Poems

This page has poems I wrote, oh, 20 to 25 or more years ago when I was seeing things as a poet more often than I do now. I’ve done some editing and cutting now to make them less embarrassing, that is, less pretentiously poemish. It’s fun to play with language, but to wallow in Poet-Speak is nauseating, and if you spot me doing it I beg you to mock me cruelly online or in person.

For me these are about images and the feelings they evoke, not as much about meanings.

I just dug them out recently, and they’re giving me a glimpse at a past it’s nice to revisit. But the opinions expressed here are those of a younger lad and do not necessarily reflect those of the current management!

 

                       Your Friend

Why did I make this?
Why? You know what I mean by the question.

I've long not been a child
asking, Why is milk white?
but the bones of my hand are not milk.

Look inside yourself,
look in yourself to see what I mean.
Aren't you the same, a tangle
of Christmas lights in the box?

Where is your friend, then,
the one who knows everything you don't know,
who knows why you are,
whose shadow you are,
who remembers your dreams,
who wields years like hammers,
and who still

runs ahead opening the doors,
who picks their locks with petals from a daisy?

              The Distance

I begin by thinking about Who
will replace Whom when Whom
jumps off the ladder.

So: When I say the ascent and plunging of
the birds far off from the window
is a string section to my thoughts

understand that I know it's not,
and I don't expect you to believe me.
The poem is not about the birds.

I am the topic here.
That, and I won't demean the birds
or you by telling you their meaning.

So: The sky is a melodrama heavy
with strings. A giant Edmund, maybe, is leaving
a giant Ashley, perhaps, alone beneath

a sky-colored sky. In the last
meaningful distance the birds (really)
trail away and vanish, like the dust of horses,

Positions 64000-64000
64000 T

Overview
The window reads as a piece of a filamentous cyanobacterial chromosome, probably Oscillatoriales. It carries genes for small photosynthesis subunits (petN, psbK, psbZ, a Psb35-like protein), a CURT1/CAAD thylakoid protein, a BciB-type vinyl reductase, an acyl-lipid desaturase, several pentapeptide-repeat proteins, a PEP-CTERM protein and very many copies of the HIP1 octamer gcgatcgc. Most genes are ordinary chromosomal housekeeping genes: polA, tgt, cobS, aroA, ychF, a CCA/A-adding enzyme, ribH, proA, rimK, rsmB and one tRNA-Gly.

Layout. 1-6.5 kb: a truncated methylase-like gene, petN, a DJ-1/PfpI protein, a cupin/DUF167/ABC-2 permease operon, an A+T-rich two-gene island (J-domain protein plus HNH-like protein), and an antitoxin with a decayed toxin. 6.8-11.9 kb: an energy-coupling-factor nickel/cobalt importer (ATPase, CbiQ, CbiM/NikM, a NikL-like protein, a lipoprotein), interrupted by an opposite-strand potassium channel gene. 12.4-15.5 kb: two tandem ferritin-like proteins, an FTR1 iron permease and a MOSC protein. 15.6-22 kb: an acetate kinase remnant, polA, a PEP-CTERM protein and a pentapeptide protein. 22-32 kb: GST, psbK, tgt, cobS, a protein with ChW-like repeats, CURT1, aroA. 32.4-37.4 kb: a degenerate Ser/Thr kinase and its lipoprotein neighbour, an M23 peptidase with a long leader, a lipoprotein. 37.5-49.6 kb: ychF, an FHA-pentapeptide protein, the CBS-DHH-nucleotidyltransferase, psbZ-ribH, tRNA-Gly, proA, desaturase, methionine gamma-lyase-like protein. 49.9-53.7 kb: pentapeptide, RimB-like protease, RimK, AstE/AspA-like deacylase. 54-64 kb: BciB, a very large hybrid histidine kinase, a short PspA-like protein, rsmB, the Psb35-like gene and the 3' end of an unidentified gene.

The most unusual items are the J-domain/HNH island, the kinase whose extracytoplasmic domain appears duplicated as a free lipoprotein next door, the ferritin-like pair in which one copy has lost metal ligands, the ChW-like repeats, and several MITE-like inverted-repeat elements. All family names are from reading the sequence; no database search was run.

and now, the poem is
about them, and the sky, which,
like melodrama,

is always more important than those in it.
So: I go down into the world, replacing the birds, and find
without strings, without window,

no drama,
no topic,
no thinking.


             This was First


Why should it begin with a word?
Of all we could say, This was first, why a word?

The sun, if we could look,
  holds the names
  of many things. Read the names
  for long enough
  and they will be instructions: first the way in
to nouns,
  then to verbs of doing,
  then to verbs of being.
The moon's dark side
  holds the words breathed but not spoken.
The deep, hollow words
  make the whisper side of the moon:
  words rasped by criminals in the dark,
  by pranksters,
  by soldiers in the hole, by the dying.
Oh, but the planets! Each of them holds
  a single word, but it is
  the one you need. It is the one word
  in each dream
you can't remember,
  and it is so sharp,
  so high, you can't hear it.
Dogs can't hear it, nor can bats,
  nor whales,
  but they dream,
like you do, and try.



             Your Hands

Turn the other way.
Take yourself away, because

we don't need the part of you
that made us love you —

your hands — having seen them
and formed our love.  "Love" in the general way

as in loving everyone in the room with us,
but not in the next room over,

unless an attack fell on both rooms
at once, which would make us love them too.

Always it is love in reaction.  If not to
a threat, then to the suddenness

of the empty place that says,
Come here and feel nothing; come admit

you don't care.  Any port in a storm:
we'll settle on hands.

But now that love is in our pocket,
and knowing we are safe with you, you with us,

believing the danger is gone,
we let the games of love begin:

playing with loving too much,
or loving some less because we trust

someone else will fill in.
As if fragile alliances

born out of a fear of falling
could stand that manipulation.

As if love will not swamp all
but the steadiest of us!



    
         Something that Always Needed

How do I say goodbye
meaning, I've watched the sea
redefine the shore again;

always a new and larger sea each time,
always a new day but always
the same. How can I make 
goodbye not mean you